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I'm not sure if it will be accepted by most people; controlling devices with your mind seems to be very convenient, but it isn't necessary for most usage. Speaking into a phone isn't really more useful than "thinking" into it, unless you want to be silent; receiving a message telepathically is, similarly, not much better than hearing it. However, if mental control of a device gives you a much better level of control than using traditional knobs, keys, or interfaces, that might be important in those cases. So maybe brain-to-device communication will be something important to specialists but not so much to other people?
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Re: Utopia Next - Discussion on Future Tech and Society

Postby UrbanMysticDee » July 15th, 2018, 8:29 pm

This is one of those things that to some very extremely small degree is currently possible, but it doesn't work like most people probably imagine, and it's really inconvenient for nearly everyone. Yes, it's possible to program a computer to recognise certain brain patterns and allow someone who is paralyzed to move a cursor and type something extremely slowly, and it's a real game changer, but we're talking about a word a minute, maybe, so it would be pretty much useless for anyone who isn't paralyzed. It's just like how we can "see" rats dreaming about running a maze by programming a computer to recognise their brain patterns while running the maze while they are awake. That's partly how we know that dreaming is essential to translating memories from short term to long term. Still, when you figure that the average person talks at 100 words per minute and with brain-to-device interface a person can at best get one word per minute there's no way brain-to-device will have anything other than extreme niche uses at least for the next century.

That's sending signals. Receiving signals is a whole different can of pandora's worms. If widespread brain-to-device transmission is a century away, brain-to-device receiving is a century beyond that. It's one thing to find the specific brain pattern for moving a cursor, it's another thing entirely to map every individual person's entire library of brain patterns and find out how each individual brain interprets each individual stimulus in order to project even a single discrete image into a individual brain that would probably be as welcome to the recipient as schizophrenia.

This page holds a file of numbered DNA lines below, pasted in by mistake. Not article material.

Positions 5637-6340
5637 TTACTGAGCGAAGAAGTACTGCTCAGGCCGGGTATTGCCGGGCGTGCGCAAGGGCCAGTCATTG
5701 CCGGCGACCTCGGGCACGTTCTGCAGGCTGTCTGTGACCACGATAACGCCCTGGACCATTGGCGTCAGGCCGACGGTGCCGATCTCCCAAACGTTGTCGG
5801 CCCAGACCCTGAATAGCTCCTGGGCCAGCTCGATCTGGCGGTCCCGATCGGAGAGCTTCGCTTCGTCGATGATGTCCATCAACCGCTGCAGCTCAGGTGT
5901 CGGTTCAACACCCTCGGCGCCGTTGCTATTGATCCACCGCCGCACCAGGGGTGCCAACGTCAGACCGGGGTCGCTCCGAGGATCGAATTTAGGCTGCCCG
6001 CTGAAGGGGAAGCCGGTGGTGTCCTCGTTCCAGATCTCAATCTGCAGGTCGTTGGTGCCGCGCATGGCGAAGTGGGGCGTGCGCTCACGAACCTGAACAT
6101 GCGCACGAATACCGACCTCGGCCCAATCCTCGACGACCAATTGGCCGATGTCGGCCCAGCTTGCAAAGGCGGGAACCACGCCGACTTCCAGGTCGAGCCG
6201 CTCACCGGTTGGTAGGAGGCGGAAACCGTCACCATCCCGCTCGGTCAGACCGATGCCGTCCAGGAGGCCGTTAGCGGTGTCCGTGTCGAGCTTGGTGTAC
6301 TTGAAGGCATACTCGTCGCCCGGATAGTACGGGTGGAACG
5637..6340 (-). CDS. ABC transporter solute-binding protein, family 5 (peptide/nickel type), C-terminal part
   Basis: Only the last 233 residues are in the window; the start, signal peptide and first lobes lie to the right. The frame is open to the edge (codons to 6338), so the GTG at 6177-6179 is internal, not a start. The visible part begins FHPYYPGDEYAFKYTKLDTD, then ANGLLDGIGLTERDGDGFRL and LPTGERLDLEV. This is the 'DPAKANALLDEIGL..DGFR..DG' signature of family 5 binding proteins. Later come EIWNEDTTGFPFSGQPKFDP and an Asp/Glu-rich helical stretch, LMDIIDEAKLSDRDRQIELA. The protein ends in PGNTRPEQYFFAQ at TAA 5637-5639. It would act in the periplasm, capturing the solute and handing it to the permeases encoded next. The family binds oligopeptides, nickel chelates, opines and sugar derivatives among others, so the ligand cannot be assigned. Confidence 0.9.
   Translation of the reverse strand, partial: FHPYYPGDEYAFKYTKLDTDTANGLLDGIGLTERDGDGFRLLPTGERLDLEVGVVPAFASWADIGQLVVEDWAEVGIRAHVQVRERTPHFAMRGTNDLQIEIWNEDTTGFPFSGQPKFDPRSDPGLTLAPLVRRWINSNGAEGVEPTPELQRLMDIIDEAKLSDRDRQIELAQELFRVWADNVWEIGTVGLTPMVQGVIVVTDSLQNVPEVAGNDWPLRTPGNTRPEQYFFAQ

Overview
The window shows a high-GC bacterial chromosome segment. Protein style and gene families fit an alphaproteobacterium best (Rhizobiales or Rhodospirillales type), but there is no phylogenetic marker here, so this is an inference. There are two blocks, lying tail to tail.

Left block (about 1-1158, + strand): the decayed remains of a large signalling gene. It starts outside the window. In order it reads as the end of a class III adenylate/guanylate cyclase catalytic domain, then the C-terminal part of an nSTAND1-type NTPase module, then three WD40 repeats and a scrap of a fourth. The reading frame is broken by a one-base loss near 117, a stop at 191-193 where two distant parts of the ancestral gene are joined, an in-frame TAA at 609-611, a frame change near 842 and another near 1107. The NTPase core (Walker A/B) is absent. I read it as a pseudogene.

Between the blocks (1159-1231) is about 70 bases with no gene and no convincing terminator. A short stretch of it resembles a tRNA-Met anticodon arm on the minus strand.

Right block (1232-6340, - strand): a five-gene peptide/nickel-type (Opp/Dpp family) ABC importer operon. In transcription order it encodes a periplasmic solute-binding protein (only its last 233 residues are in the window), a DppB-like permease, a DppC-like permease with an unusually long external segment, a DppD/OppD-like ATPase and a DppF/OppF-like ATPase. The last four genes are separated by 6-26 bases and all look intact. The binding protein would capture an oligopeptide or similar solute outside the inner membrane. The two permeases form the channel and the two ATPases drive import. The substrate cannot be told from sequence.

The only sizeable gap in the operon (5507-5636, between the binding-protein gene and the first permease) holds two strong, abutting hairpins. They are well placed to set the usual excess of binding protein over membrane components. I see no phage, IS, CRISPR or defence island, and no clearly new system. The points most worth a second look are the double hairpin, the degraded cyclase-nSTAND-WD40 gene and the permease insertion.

It's definitely something cool to write about, but it's more toward the fiction side than the science side for the foreseeable future. I think fully immersive VR will be the next major area of development long before brain-to-device communication.
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Re: Utopia Next - Discussion on Future Tech and Society

Postby sunseeker25 » July 23rd, 2018, 6:37 pm

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My main concerns are how it would alter one's general perception, and whether it could be turned off. External gear that gives you infrared vision is pretty standard, but something that lets you see power circuits would be something else, and a binary data stream might be overwhelming without some kind of brain augmentation. So I think it would just depend, for me, on the context.
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Re: Utopia Next - Discussion on Future Tech and Society

Postby sunseeker25 » July 31st, 2018, 3:13 am

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I don't have a pilot's license, but if I did, I would want the option to try to fly it if I needed to. If something went wrong my first idea is to let the backup systems get me on the ground intact (whatever method that might be), but at the end of the day I believe in being able to help yourself in all cases. Maybe more tellingly, I wouldn't want to be IN a flying car without a pilot's license and manual controls if I needed them, but that's just me.